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Go into a 1080-poisoned forest, see for yourself

Opinion Piece

With regard to Grant Vincent’s comments on the benefits of 1080 poison. As a logging contractor and bushman for the past 35 years, I have seen my fair share of 1080 poison drops. Every year parts of the forest estate where I worked were systematically poisoned every three years.

In my experience this creates very low bird numbers, especially predatory birds like the falcon, morepork, weka and hawk. All these birds I have found poisoned after a 1080 poison drop.

1080 poison was first developed as an insecticide, so what effect does this have on the forest ecosystem as a whole? And then there’s the effect on poisoning our waterways which run down to our coastline.

New Zealand’s Department of Conservation, TBfree and many regional councils backed by Forest and Bird support the aerial use of 1080 poison which indiscriminately kills all creatures that breathe oxygen through a slow, painful death that can take some animals days.

Then there is the crusade to have New Zealand pest-free by 2050, which includes deer and pigs. If you hunt wild game to feed your family, as most of my workers do, be concerned as this will affect you!

As I have always said to people who ask me about the effects of 1080 poison — go into a forest which has been poisoned by 1080 and see for yourself. Listen if you can hear any birds, and you will notice the smell of death.

Mark Nyhoff

Pakiri Logging

Footnote response from Grant Vincent, Forest & Bird Gisborne branch chairman:

A bit more detail Mark, please, so we can have a more focused debate on 1080, introduced pests and indigenous ecosystems.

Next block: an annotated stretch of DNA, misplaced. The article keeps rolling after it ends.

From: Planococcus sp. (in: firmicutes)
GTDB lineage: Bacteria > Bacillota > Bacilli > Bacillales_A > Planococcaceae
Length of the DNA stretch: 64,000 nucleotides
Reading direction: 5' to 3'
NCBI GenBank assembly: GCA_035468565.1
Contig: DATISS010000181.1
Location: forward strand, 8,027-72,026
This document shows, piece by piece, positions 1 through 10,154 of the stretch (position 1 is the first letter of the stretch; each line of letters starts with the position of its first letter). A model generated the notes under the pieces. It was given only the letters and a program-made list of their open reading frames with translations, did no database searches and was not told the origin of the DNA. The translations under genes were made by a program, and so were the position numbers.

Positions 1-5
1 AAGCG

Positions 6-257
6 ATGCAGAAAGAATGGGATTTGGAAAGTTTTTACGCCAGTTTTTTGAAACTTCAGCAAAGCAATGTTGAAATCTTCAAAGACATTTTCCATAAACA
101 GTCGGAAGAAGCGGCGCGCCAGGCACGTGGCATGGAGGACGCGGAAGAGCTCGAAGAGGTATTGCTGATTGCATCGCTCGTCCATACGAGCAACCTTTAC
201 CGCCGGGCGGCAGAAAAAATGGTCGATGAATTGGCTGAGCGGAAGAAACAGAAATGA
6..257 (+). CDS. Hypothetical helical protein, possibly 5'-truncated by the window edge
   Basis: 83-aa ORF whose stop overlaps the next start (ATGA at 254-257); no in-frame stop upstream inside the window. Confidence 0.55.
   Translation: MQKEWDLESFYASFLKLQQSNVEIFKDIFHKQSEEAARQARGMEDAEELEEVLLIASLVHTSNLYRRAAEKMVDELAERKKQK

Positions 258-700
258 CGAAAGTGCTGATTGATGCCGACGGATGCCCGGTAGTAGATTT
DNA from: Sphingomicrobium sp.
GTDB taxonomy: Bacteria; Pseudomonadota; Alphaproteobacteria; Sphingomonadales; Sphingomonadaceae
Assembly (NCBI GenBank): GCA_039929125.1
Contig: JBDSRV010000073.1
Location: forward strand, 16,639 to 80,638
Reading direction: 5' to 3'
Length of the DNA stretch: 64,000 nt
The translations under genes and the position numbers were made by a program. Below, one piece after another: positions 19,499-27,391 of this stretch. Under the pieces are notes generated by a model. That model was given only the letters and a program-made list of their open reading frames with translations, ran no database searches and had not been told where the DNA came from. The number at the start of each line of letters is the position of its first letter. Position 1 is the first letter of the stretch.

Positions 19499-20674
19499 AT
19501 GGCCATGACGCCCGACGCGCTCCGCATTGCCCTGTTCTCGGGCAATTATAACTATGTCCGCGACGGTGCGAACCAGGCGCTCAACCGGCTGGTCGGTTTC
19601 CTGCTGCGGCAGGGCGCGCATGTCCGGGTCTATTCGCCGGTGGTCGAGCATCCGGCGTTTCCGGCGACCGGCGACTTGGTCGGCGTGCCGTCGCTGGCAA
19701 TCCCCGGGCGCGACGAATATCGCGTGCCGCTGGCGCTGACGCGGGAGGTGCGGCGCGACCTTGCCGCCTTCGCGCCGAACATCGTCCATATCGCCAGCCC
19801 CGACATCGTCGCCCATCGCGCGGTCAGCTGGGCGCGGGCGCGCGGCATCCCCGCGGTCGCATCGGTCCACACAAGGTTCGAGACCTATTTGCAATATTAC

Which forests? What years? How many of the birds were sent for testing to see if death was caused by 1080? Were bird numbers already low because of 150-plus years of predation by possums, rats, stoats, cats etc?

In the 1970s and ’80s there were instances of bird deaths (for example at Pureora) because of poor-quality carrot baits. But, with vastly improved techniques since then — with cereal baits — well over 90 percent of the target pest species are killed (perhaps that’s where your “. . . smell of death” was coming from?), resulting in increased numbers of bird and invertebrate species and more forest growth. Once the pests stop eating birds, eggs, chicks, leaves, flowers, fruits, seeds and invertebrates, forest ecosystems recover.

1080 does not bioaccumulate. In water, studies have shown no detrimental effects — our waterways are not poisoned by 1080 in the few cereal baits that fall in them.

I think you’ll find that “Predator Free 2050” does not include deer or pigs, and that there are still plenty of them to go around.

There are more questions and answers but that will have to do for now.

  1. Wayne Trow, Australia says:

    So, Grant, let me get this straight, Mark goes into the forest (doesn’t really matter where or when) the day prior to a 1080 drop, there is enough bird song for him to take note of. The day after the (1080) drop the bush is quiet. Either the predators got busy that night, or 1080 did what it was designed to do, and killed everything that consumed it, native species included.